At last year’s annual developer conference, Google announced that it would add a cool new AR navigation feature to its Maps platform especially aimed at people commuting often by walk in unknown locations. What it basically does is show huge directional arrows on your screen with the live view in the background, helping you to navigate your way through buildings and landmarks. While initial reports suggested that it may not work in India just as yet, as it would rely on the Street View data which isn’t present in India, we recently got to test out the feature on our device in Bangalore, India and it looks pretty cool.
What is Google Maps AR Navigation?
Since street view data isn’t available in the country, Google seems to be using local data of shops or established business or places of common interest in order to provide these AR based navigation directions. Do note that this feature is only supported for walking directions, as it’s generally hard to pick up GPS signals when one is surrounded by tall buildings, or in cases where there are multiple exits or roads and you’re not sure which one to pick.
Given the fact that GPS trackers in almost every smartphone (with the exception of dual-band GPS antennas found on few phones) are said to be accurate only up to 30 meters from one’s precise location, a feature like this is bound to be helpful to avoid confusion in case of miscalibration. It seems not all devices support this new feature.
How does AR Navigation work?
In countries like the US, Google has a database of street view maps which is technically a picturized version/replica of how each street looks like. Using this data and the user’s current location on the map, Google is able to provide directions turn-by-turn in the form of AR banners that appear on the screen when you point your phone to the buildings around you which it then matches with its street view maps.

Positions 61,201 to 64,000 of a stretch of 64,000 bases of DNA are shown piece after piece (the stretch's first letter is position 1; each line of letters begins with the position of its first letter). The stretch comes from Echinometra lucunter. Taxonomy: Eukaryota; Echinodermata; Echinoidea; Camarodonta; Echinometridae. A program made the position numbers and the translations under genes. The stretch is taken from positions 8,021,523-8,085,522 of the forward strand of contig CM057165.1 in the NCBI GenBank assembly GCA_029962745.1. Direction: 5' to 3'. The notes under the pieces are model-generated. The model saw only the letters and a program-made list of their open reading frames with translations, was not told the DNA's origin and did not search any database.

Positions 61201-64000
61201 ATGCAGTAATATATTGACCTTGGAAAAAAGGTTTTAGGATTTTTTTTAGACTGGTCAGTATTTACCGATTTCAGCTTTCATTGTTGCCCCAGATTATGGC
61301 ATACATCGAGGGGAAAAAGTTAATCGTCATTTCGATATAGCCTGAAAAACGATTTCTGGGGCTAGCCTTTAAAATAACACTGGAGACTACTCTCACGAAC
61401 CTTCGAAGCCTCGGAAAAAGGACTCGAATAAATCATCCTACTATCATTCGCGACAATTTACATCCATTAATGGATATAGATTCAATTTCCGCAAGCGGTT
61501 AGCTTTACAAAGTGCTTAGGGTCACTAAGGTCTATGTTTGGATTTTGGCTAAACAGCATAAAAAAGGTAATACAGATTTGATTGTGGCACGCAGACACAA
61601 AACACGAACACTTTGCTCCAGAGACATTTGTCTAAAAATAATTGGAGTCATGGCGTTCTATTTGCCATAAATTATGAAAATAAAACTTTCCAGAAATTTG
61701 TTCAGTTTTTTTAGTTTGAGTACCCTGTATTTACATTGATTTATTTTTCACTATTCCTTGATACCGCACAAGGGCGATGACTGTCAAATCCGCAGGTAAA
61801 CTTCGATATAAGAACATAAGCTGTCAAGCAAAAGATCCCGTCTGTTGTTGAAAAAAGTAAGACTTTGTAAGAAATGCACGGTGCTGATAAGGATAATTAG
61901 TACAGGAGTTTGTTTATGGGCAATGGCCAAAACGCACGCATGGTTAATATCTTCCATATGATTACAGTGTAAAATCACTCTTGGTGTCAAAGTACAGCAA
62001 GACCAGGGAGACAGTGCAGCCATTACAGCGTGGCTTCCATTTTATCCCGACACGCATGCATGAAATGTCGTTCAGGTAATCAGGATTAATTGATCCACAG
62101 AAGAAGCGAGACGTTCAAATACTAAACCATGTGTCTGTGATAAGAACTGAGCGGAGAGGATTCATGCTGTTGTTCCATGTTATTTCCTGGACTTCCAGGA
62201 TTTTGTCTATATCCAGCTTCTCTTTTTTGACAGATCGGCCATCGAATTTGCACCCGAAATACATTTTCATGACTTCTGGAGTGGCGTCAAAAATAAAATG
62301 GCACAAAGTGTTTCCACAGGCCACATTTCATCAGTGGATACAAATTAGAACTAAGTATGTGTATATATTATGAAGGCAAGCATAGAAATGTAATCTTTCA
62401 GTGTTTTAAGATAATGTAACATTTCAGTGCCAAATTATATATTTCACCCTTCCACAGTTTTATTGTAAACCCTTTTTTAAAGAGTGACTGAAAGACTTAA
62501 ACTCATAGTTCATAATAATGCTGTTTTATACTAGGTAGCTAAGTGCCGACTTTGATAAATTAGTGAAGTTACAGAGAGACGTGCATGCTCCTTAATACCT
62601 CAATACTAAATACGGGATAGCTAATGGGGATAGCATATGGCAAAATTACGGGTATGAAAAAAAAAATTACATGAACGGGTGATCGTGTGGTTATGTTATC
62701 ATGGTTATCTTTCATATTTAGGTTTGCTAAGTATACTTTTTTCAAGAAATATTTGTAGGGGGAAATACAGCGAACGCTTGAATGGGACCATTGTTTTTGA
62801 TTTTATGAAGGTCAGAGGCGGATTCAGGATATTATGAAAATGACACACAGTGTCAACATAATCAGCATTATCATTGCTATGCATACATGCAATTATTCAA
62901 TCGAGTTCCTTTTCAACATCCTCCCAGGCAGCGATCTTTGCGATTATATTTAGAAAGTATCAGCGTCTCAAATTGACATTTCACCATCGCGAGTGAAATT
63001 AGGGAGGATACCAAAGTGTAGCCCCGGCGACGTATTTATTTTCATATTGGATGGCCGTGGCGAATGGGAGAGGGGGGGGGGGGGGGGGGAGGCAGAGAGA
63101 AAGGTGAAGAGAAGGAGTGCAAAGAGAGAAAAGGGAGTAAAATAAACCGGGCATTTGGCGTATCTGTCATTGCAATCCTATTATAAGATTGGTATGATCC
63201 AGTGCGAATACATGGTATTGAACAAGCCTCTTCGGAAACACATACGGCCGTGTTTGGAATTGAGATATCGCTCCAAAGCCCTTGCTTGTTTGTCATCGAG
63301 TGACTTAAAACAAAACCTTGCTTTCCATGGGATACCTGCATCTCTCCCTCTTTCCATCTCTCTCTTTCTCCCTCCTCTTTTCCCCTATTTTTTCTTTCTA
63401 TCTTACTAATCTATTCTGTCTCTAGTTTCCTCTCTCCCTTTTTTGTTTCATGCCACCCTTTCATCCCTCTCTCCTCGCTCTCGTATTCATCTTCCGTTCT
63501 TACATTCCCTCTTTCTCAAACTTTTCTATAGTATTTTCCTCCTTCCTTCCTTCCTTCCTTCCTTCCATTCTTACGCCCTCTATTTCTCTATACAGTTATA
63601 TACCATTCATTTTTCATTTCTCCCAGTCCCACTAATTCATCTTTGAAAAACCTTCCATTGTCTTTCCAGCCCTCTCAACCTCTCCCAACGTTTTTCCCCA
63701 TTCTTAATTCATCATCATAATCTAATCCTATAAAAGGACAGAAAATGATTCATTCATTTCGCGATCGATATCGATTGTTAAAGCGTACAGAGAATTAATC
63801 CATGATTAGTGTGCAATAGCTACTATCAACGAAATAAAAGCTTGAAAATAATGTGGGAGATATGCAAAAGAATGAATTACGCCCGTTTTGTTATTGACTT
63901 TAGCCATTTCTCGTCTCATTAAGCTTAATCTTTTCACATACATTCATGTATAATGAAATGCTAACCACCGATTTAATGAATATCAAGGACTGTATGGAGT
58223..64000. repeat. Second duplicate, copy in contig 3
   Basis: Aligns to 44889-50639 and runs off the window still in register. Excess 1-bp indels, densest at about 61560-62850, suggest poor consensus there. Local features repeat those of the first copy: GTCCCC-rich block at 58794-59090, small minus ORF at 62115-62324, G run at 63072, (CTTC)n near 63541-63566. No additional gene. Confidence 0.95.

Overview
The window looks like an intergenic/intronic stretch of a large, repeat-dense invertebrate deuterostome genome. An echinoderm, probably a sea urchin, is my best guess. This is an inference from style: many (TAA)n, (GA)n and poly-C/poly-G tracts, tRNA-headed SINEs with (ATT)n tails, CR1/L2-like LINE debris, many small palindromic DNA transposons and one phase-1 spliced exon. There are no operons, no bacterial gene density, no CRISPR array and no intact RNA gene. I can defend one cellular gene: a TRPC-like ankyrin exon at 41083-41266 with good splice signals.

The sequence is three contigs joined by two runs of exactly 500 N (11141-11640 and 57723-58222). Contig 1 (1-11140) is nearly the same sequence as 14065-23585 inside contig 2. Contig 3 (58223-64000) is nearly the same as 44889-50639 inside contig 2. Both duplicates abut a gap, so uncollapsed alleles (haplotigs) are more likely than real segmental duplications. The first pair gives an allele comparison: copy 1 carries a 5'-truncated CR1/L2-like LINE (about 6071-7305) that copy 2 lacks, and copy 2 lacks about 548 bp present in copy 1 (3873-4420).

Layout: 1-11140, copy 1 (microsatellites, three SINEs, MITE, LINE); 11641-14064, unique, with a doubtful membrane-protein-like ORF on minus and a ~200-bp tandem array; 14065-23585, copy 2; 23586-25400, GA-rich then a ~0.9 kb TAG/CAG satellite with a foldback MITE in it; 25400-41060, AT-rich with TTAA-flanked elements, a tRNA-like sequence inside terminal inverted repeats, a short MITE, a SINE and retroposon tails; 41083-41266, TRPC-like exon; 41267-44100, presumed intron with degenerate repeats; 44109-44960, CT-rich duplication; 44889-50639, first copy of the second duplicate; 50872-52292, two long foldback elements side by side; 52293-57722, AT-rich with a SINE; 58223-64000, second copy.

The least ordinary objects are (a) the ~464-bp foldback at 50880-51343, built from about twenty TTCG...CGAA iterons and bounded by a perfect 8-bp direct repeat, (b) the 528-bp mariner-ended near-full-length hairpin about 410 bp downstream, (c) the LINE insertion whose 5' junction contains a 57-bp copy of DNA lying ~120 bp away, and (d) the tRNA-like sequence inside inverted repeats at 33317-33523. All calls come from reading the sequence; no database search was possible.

In countries like India, it seems like Google is using the local data provided by most local businesses and common public places as they’re all registered on Google Maps. Hence, when you point your phone at the buildings around you, Google maps out your current position and displays AR banners on your screen. Quite smart!
Here’s a short demo of how the feature works in India.
Oh wow! The @googlemaps AR feature actually works in India too. I thought they would need Street Maps data for this to work, but no. They are using Google Local data of shops it seems. @techpp pic.twitter.com/JhsNW67q87
— Raju PP (@rajupp) March 23, 2019
How can you enable AR Navigation?
Presently, this feature is in its Alpha stages and has not been rolled out publicly yet. If you are a Google Maps Local Guide, you may be able to test this feature out, but at the moment, very few devices have this ability. However, you can still check if your account/device supports it by opening the Maps app and searching for a destination and then selecting walking directions. If you find an icon on the bottom left like the one shown in the image above, congrats, you can test this feature out! If not, you will have to wait for the public roll-out to happen, which will take place only when Google has perfected this feature.
Let us know what you think about AR Navigation and if you will use it on a regular basis if and when it is introduced to the masses.